Even though what will happen is impossible we know exactly what will happen. It’s like looking deep into a flask to see how much tea is left in there. Can you? Can you see? Then you tip it up, unsure whether to put your mouth or your eye beneath it. I’ve seen this happen on school outings. It’s quite funny. A stand-up could use it if he thought that his audience hadn’t heard it before judgement day.

My favourite robot is K9. No surprise there. Incredibly impractical though, for a robot as much as a dog. I don’t like Dr. Who these days though. I tried to explain why on Facebook. I don’t like Sherlock either. I tried to explain why on Facebook. I did like the reflection of Amelia Pond in an alien invader’s shiny armour mind. I’ve heard that dads used to watch The Doctor because of Leela in her leopard skins but the hand needs an animal eye to remove the barrier that obstructs it.


28. Revision

Revision. Knee-jerk. Moment of clarity. Dumbfounded Monastery of Mindfulness. Self-sufficiency nowadays means chopping trees to make a cookery book. I had a vision of the future when I was young and it was so off beam it could be a target for satire. I thought we might be thrown back into the dark ages by the bomb but not by true believers. I thought we might storm the temples of capitalism and the palaces of effing religion but never dreamt of this change of menu. And a menu is just the kind of thing you would expect a precognitive dream to naturally pick up.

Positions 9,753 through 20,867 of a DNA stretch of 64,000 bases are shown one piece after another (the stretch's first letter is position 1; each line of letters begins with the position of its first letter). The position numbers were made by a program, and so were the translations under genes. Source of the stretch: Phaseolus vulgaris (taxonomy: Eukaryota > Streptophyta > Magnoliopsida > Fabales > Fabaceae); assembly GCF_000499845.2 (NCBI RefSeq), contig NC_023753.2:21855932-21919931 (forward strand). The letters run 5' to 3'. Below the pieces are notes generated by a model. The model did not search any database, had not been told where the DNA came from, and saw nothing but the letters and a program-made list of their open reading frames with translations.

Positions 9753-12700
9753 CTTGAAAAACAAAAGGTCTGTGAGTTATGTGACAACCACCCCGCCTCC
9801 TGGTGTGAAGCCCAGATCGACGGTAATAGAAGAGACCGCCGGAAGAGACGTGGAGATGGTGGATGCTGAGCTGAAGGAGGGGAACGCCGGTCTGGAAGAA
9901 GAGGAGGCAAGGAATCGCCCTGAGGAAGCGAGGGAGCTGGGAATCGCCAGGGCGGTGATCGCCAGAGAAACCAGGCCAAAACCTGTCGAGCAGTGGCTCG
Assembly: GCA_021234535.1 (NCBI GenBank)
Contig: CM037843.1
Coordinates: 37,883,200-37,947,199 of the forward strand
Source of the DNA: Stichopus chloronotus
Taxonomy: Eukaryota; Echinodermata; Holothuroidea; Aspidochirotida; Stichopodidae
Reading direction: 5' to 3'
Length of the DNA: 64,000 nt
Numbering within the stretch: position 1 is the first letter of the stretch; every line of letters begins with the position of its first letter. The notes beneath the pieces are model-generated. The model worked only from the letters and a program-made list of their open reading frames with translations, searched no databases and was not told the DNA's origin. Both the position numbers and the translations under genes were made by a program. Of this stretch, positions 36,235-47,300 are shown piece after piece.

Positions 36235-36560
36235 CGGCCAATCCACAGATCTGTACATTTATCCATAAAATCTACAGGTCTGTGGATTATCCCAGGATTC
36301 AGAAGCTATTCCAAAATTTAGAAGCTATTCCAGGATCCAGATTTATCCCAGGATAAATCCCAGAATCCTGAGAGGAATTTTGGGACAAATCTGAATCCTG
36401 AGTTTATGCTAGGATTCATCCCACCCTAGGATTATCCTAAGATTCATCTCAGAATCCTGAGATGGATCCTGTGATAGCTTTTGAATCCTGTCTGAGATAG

Evasion. Here is my drawing of an internal profit & loss transformed into words: infinite image plunges up into fire water etc. If we are holding up placards saying We Are Not Afraid doesn’t that mean that we are afraid? Literary historians of the future will now be able to date this piece precisely as I visualize my externalised self-belief swelling into Betelgeuse. Buddhism’s the only sense I could stomach.

Invasion. Blake asleep under apple tree. If the apple that fell for Newton was the same apple Eve bit a chunk out of is Einstein right? It makes revised sense surely she picked the apple off the tree while Newton’s fell out of his tree when nature dictated. The theological mind can fuse apples. We had two apple trees at my old house you couldn’t confuse: one eaters one cookers, one sweet one sour, one red one green. Comparing their sizes was like saying now if this ball was Betelgeuse

Deep into the wood (no not a forest this time) the lost long-distance walker (not a lost jockey either) comes upon the Dumbfounded Monastery. The outbuildings are disguised as the garage in that Parisian back street which years ago tied our exhaust pipe to the roof of our Mini Traveller. The old chapel is disguised as the complete works of Christopher Priest. The walker chats to the monks as if he was Reverdy chatting to his. Surely you can see where this invasion is coming from.



Tim Allen ran the Language Club reading series in Plymouth and edited Terrible Work. Now lives in Lancashire and is involved with the Peter Barlow’s Cigarette reading series in Manchester. Has had many books out from Shearsman, KFS, Oystercatcher, Red Ceilings and Zimzalla etc. and a new book, Under the Cliff Like, is now available from if p then q.